June 2019 Businessdaily; While Kenya is often thought of as a haven for wildlife and stunning natural landscapes, the quiet stability of the country has seen it become one of the most developed nations in Africa with the capital, Nairobi, established as a significant business hub in the eastern region of Africa.
With thriving industries in tourism, manufacturing and IT, Kenya has excellent opportunities for expatiates moving for work. But what can they expect from Kenya’s healthcare system, and what can be done to ensure a healthy lifestyle during their stay in the country?
While the government is prioritising improvements in healthcare, the quality and accessibility of healthcare in Kenya can dramatically vary depending on how close you are to a major city.
Public healthcare in Kenya is split across three types of facility, depending on the severity of the issue. Basic outpatient services such as colds and minor illness will be dealt with at dispensaries, which are run by nurses. If your issues are more severe, or you require vaccinations, you may be referred to a Health Centre. Finally, the most serious or complicated issues will be dealt with at one of the 47 county hospitals or the six national referral hospitals.
Pharmacies are common in major towns around the country. Non-specialist medications are both readily available and generally affordable. Expats on prescription should bring their existing supply and copies of their prescription when they arrive in the country.
To ensure the highest standards of public healthcare, expats will typically have to be located close to major towns and cities. Those elsewhere may find that they have to travel long distances to get the standard of care they require.
The highest quality care available in Kenya can be found at the range of private facilities based around the country. For this reason, the majority of expats tend to opt for private healthcare while living in Kenya. While it can be expensive, the increased levels of care, service, medical experience and hygiene this pays for is often considered to be worth the additional expense.
While smaller treatments are generally affordable, expats should still consider taking out international health insurance for larger procedures, which may require medical evacuations to more advanced facilities in nearby countries.
Health hazards and essential vaccinations.
As with most countries, Kenya has a series of recommended vaccinations for visitors. Malaria is a perennial risk and so expats should ensure that they have had the correct vaccinations before travelling to their new country. Standard immunisations against measles, mumps and rubella are recommended, as are immunisation against hepatitis A and typhoid. Avoidable diseases in the country also include cholera and malaria, both of which have vaccines that can be administered prior to travel.
As demonstrated by the vaccinations required, bites from insects are a significant health risk. Some illnesses, such as Dengue Fever do not have a vaccine, which means avoidance of bites is essential. As well as wearing long-sleeves where possible, expats should use repellents and mosquito nets to minimise unnecessary risks.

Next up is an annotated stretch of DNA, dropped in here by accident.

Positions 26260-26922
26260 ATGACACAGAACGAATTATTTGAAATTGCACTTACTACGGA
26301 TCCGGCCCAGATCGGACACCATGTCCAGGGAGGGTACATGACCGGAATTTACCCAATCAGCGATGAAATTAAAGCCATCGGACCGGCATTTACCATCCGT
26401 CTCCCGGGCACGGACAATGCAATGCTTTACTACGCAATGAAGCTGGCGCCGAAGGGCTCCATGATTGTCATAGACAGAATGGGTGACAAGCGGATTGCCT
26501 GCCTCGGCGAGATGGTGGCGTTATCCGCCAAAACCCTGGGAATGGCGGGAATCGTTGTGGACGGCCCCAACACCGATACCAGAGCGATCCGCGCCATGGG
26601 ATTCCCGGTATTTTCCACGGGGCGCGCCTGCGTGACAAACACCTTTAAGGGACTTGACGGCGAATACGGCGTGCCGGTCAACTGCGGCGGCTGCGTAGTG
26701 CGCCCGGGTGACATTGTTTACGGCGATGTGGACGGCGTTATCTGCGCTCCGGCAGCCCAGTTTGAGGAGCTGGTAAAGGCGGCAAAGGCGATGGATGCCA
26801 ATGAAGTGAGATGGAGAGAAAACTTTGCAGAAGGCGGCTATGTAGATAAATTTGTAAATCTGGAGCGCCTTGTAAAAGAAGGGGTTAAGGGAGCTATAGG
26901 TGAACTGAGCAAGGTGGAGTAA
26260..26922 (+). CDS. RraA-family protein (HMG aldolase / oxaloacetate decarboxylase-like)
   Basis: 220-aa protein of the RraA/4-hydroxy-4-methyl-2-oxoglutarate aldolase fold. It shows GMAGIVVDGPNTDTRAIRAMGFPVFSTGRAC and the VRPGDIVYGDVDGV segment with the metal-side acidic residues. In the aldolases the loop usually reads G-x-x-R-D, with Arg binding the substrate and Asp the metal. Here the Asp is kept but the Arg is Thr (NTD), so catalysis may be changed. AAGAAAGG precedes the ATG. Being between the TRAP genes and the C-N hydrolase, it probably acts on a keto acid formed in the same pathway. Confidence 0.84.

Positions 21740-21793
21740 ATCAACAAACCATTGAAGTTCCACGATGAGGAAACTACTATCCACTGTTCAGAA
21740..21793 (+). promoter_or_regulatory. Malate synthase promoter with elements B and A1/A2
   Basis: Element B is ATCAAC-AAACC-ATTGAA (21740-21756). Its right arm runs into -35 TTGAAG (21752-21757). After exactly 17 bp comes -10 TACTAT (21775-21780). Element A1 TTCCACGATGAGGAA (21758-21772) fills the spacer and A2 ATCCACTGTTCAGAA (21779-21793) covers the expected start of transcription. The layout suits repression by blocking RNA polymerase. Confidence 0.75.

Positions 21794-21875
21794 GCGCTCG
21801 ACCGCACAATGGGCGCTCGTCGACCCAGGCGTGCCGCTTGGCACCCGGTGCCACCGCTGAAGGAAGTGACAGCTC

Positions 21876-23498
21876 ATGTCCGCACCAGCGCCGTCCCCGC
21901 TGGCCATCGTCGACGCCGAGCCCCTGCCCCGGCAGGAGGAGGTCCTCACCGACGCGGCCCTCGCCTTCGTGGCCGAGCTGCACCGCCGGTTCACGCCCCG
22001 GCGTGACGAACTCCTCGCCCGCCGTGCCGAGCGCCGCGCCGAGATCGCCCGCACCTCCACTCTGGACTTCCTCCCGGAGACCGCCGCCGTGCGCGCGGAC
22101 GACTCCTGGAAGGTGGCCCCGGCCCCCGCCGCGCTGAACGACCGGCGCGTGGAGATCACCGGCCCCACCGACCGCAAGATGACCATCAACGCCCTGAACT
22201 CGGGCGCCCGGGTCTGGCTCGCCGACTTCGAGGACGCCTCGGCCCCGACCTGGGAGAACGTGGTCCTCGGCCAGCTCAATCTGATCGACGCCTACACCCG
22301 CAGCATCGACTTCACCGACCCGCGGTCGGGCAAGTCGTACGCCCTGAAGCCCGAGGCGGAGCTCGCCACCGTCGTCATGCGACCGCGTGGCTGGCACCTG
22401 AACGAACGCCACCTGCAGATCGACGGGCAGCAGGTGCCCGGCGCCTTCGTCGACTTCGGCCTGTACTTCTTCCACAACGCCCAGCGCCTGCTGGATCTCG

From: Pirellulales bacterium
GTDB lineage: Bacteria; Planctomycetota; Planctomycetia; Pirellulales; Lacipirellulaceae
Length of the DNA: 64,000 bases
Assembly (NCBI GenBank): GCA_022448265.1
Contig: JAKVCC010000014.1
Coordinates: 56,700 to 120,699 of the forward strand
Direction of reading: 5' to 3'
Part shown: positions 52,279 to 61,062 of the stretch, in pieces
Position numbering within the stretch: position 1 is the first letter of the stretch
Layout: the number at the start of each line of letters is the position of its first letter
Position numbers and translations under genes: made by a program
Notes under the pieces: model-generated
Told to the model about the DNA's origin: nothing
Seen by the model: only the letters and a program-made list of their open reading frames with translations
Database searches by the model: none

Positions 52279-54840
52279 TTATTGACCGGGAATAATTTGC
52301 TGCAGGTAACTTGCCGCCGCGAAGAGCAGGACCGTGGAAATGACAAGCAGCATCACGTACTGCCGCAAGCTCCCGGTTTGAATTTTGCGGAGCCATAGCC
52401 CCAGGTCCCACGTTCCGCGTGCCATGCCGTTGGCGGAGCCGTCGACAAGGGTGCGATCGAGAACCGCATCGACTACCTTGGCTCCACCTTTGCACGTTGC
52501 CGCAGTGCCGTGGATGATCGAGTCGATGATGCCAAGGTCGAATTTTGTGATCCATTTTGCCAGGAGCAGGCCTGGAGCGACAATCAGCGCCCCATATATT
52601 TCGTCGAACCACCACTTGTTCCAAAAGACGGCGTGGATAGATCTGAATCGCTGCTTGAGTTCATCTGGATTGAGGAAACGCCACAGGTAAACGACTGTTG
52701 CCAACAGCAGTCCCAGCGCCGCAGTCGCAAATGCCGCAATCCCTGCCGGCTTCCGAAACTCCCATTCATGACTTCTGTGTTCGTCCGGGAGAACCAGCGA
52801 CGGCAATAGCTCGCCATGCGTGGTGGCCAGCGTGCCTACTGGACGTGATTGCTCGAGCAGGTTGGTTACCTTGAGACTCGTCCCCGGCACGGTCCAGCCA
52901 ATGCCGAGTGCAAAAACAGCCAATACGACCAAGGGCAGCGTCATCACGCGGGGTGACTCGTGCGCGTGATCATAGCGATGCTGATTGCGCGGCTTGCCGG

Another consideration is water quality, which can vary across regions. Expats could use specialist water filters that kill bacteria, but to be safe, should avoid drinking tap water wherever possible and stick to bottled water. This means being wary about eating food that could have been washed in tap water during preparation and having ice in drinks.
One of the delights of travelling is experiencing local cultures and cuisine, but the reality is that you can’t eat like you are on holiday as an expat without damaging your health and your bank balance.
Luckily, Kenya is rich with local markets selling fresh, home-grown ingredients which are not only healthy, they are often significantly cheaper than their supermarket counterparts. Fresh fruit and vegetables are an easy way to ensure your diet is as healthy and balanced as possible.
Even better, many markets have local ingredients that you might not find in other regions, such as spices, okra, or pawpaws which can turn meal times from mundane into culinary adventures.
Well-being and mental health
As with many areas of the world, the reliance on technology in work and leisure have seen an increase in sedentary lifestyles, resulting in increasing cases of obesity and lifestyle-related illnesses like diabetes. This is no different in Kenya, but with such beautiful surroundings, expats will have more reason than ever to get outside and explore.
Exercise is a great way to boost mental health, with the number of ‘bad’ mental health days estimated to be reduced by more than ten percent with regular walking, it is all the more important to get outside in order to sustain a healthy lifestyle.
A great motivator for keeping fit is the incredible natural beauty of Kenya. Rural walking locations are always close at hand, but there are still plenty of opportunities to jog in the big cities. For example, Nairobi offers numerous options for walkers, joggers and cyclists of all abilities, such as Karura Forest on the outskirts of the city, or peaceful suburbs like Westlands.
From building a new diet, to developing an outdoor lifestyle, there are many ways for expats in Kenya to both enjoy a healthy diet and sustain a healthy lifestyle while they are living there.